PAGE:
Sunday, September 19, 2010

Mrs. Dollaway

Since I finished the first pages for my altered book I've been noticing the way Mrs. Dollaway inspires me visually. One visual element I definitely want to make use of is Big Ben, for several reasons. The novel has a very tight time line, one day, this time is very important. Also, there seems to be a fear of death motivating the characters, especially Clarissa and the passing of time represents movement towards death. I might try to incorporate the image of "leaden circle dissolving in the air" an expression that occurs several times in the novel. I think this is speaking on the permanence of time passed as well as the fleetingness of the present.

Another image that I want to work with is flowers. First of all flowers are very visually appealing and offer a lot of artistic possibilities. Flowers are an important symbol in the book. They are symbols for many different emotions and ideas. They represent Clarissa's independence because she chooses to go out and get them for herself. I think they also represent the life she has chosen, because Richard gives her roses, as opposed to the life she would have had with Peter.

I might dedicate another page to the old women who lives in the house across from Clarissa. The old woman represents loneliness in the novel, specifically the lonliness that comes from growing old. Conversely Clarissa see's some beauty in the privacy and lack of communication in the woman's life. She is free of anyone who might oppress her. Clarissa see's herself and a possible future of isolation in the old woman.

I think the idea of loneliness is also rendered visibly to the ocean. Characters seem to be often feeling as though they are drowning, or that there are lost at sea. I might make my ocean page from Jacob's Room a spread. This makes sense the element because of water stands for a similar kind of melancholy in that novel. The ocean also seems to be connected to Septimus and his suicide. Clarissa seems to veiw his death as a positive act, she's glad he did it.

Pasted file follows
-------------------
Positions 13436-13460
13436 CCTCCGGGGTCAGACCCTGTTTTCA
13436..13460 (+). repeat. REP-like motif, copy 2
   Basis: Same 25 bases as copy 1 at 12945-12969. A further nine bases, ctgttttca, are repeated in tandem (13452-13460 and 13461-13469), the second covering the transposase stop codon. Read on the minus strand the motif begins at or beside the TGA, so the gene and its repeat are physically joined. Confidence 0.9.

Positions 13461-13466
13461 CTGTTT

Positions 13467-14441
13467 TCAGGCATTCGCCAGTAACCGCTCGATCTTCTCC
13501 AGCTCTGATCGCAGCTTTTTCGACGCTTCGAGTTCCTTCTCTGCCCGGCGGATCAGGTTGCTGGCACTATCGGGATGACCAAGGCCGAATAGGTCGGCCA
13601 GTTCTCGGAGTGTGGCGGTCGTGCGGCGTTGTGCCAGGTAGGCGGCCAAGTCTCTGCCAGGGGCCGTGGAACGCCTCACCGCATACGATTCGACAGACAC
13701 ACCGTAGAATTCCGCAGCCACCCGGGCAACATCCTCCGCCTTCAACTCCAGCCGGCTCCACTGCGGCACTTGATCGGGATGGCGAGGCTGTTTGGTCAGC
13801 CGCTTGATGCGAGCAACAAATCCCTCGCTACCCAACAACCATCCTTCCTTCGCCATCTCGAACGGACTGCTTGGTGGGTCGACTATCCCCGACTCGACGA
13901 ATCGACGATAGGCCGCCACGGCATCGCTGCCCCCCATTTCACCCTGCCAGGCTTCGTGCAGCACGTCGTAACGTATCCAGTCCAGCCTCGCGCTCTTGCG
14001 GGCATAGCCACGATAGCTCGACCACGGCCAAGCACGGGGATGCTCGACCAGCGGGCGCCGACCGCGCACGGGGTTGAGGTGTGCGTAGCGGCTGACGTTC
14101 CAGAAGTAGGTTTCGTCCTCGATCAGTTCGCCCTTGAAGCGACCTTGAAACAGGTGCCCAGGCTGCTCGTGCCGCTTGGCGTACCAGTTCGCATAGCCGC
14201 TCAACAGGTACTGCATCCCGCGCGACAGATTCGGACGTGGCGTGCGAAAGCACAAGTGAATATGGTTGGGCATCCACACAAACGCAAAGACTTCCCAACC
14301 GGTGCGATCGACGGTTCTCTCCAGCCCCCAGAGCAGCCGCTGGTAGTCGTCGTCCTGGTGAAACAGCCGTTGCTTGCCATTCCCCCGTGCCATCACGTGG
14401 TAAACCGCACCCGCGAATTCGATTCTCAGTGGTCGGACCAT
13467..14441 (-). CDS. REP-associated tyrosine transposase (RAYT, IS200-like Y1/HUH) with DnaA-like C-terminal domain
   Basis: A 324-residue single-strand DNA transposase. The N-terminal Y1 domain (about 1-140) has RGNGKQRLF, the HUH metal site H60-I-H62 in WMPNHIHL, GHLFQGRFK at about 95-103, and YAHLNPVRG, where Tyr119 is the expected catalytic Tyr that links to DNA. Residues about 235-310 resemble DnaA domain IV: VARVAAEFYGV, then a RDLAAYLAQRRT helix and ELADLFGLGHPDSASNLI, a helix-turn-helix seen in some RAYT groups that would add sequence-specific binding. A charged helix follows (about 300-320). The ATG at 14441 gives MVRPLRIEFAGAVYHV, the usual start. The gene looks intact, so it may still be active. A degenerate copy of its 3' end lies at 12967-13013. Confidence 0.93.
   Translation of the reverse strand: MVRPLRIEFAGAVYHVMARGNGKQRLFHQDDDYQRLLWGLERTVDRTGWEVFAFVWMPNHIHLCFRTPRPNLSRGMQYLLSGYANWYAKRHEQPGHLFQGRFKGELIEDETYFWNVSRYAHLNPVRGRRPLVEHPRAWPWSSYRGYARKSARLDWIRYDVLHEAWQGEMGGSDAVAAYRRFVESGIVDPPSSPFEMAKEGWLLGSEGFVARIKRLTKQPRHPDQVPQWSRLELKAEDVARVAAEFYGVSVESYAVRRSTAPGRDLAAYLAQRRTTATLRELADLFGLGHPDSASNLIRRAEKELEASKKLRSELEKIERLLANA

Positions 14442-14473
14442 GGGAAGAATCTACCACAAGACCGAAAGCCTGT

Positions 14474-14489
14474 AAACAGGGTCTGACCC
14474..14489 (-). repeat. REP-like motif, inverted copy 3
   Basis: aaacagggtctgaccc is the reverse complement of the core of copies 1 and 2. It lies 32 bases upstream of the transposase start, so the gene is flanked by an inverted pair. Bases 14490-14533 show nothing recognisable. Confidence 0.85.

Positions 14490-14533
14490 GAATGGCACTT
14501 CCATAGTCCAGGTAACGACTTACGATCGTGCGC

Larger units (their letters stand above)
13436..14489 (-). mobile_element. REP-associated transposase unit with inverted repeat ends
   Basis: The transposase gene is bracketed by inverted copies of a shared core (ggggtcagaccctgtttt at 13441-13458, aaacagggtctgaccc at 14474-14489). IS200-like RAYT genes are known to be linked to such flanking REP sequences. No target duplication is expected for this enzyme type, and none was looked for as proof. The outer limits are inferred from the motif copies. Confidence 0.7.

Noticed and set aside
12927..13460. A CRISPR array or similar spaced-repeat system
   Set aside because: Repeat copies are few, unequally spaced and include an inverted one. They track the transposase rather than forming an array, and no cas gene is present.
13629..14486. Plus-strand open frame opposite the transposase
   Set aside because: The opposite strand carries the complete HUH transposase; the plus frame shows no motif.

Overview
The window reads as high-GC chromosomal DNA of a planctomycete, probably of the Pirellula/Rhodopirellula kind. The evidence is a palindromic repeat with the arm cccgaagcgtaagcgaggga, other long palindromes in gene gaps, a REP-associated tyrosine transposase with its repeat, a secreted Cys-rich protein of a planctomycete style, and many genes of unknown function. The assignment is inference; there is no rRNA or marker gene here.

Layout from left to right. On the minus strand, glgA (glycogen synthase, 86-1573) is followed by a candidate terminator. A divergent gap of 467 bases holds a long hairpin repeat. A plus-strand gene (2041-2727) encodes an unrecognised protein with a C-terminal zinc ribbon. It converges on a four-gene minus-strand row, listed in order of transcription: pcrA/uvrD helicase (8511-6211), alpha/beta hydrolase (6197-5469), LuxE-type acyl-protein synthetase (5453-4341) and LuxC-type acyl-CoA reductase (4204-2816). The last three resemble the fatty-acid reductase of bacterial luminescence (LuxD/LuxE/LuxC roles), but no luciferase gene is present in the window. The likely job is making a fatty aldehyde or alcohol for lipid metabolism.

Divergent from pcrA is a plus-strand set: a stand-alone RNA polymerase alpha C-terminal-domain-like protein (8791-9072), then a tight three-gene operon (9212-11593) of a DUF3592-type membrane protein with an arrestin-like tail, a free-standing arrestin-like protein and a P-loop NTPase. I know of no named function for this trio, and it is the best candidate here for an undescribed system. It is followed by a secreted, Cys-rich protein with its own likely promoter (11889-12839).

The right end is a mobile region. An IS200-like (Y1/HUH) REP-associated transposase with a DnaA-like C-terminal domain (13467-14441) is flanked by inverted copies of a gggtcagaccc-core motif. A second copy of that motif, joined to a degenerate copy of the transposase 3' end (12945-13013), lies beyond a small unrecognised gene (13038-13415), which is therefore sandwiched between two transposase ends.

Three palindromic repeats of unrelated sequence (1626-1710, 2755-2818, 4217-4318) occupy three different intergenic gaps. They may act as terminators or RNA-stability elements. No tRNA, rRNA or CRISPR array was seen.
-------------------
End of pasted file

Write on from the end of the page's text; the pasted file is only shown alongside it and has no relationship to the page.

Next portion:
Another thing I was thinking about, although I'm not sure how I would portray it's visual is Septimus's depression as a reflections of Woolf's mental ailment. I also wonder if his suicide in the book is a grim foreshadowing of her own suicide. I feel that it at least is indicative of her feeling toward suicide as being a possible escape, rather than tragedy. It is especially an escape if one is as mentally tormented as Woolf or Septimus. The way that Clarissa reacts to his death, and see's herself reflected in it, may be a stand in for Virginia herself. "She felt somehow very like him—the young man who had killed himself. She felt glad that he had done it; thrown it away"(115)

Another important theme in the book is love that cannot be acted upon. Of course there is Peter and Clarissa. Since she rejected him, they both still think about on another. Part of Clarissa's depressive thoughts are related to wondering what her life with Peter would have been like. Then there is Clarissa's romantic relationship with Sally. They had one kiss which was the peak in Clarissa's life. They can never be together because of the restraints of traditional society.

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